@Loren, do you use trope to mean THEME? I think of it as something that has connotations beyond its literal meaning, like "go back where you came from" or "international bankers." (Wonderful avatar, btw).

I had tEHE before HEHE -- that one was touch! And got confused about gender and put in ATRIi, which added to the impression that this was a difficult puzzle.

Z 9:43 AM  

Reading the recent comments sparked a flicker that maybe I was confusing sedge and SEDUM. Yep, not the same thing. Also just realized I knew what SEDUM was because two of the guys who worked on design and implementation of Ford’s green roof at the Rouge complex had kids at my middle school. Anyway, SEDUM seems pretty crossworthy to me. And I wish the Ingles warehouse had a SEDUM roof.

RooMonster 10:11 AM  

Hey All !
Puz was OKED. Rex Revealer - JUST THE TWO OF THE US - Har. Funny how when he actually likes a puz, he still has to find an EXCUSE to find a small nit. HEHE.

JUST TWO OF US seems better for this particular theme. Uh-Oh, Rex is getting in my brain! GASP!

I actually got the Revealer first, then got EXCUSES EXCUSES, and thought the other two themers would just be repeaters. Thankfully not.

Always check the grid anymore to see if it's odd sized. Did today, but the ole brain must've still been ASLEEP, as I saw the 13 in the last square across and said, "Oh, OK, it's 15 wide." Need to AMP up the NEURO with some ICED COFFEE.

@Lewis, we have a HEHE on top of the HEHE.

SWALLOW AT BAT - Nervous about getting hit with a pitch?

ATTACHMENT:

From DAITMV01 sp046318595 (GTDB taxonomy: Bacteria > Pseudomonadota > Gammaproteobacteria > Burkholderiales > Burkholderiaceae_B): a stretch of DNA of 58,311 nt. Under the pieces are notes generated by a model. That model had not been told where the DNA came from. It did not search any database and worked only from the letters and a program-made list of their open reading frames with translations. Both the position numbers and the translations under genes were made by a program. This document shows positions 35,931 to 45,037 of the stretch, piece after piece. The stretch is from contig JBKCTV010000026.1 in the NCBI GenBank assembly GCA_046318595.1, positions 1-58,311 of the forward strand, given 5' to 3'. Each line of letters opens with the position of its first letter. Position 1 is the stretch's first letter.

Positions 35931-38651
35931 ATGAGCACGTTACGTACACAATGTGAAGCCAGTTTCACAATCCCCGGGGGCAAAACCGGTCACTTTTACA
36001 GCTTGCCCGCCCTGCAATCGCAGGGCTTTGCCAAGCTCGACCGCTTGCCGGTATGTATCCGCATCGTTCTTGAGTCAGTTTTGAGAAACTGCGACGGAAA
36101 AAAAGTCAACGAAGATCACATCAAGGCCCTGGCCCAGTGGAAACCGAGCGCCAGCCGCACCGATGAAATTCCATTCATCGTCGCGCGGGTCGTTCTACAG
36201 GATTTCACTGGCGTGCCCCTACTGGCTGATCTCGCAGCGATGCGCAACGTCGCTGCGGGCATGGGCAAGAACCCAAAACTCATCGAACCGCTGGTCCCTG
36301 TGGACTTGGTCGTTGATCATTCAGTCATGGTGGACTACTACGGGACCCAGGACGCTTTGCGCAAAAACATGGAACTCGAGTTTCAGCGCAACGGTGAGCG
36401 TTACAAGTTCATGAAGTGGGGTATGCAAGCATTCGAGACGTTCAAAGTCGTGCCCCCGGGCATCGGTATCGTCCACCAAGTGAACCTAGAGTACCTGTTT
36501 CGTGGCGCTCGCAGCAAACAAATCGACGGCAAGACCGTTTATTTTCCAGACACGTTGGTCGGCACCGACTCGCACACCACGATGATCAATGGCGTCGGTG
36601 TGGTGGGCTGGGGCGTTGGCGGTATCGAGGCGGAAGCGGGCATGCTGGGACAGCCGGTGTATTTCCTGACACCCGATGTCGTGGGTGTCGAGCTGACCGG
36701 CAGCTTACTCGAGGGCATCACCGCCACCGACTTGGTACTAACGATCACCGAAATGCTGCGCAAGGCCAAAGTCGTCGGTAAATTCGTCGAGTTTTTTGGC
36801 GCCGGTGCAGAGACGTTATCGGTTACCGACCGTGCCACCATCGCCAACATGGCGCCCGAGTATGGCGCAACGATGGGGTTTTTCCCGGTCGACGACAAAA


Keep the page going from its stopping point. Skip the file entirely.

So a pretty good THEME for the BUM of the puzweek. With 2 F's.


Lewis 10:24 AM  

@LMS -- Welcome back! OMG, you were missed.

JC66 10:32 AM  

I've lived in NYC my whole life, so I'm with @Rex on SEDUM.

Yes, @LMS. Glad you're back.

Alexander 10:45 AM  

I thought [3D: Necessity for achieving one's goals?] might have been a play on scoring an “own goal”, which is, while not exclusive to, generally associated with soccer.

Aketi 10:55 AM  

@LMS, glad you’re back. I love James Vetch.

albatross shell 11:01 AM  

@dr haber 8:46
Yes. Spent time deciding which letter had to go.

mmorgan 11:11 AM  

Okay, one can pick some nits here, but this was fun!

Malsdemare 11:17 AM  

Loren's back and she just mad my day with the Jim Vietch videos! My day has been completely turned around.

I enjoyed the puzzle a lot, even EXCUSES EXCUSES; it’s so "in the language" as Rex likes to say. Yeah, TEHE and UHHUH are pretty ugly but how can you not love a puzzle with a WALRUS MUSTACHE? So I'm happy. Especially because LOREN'S BACK!!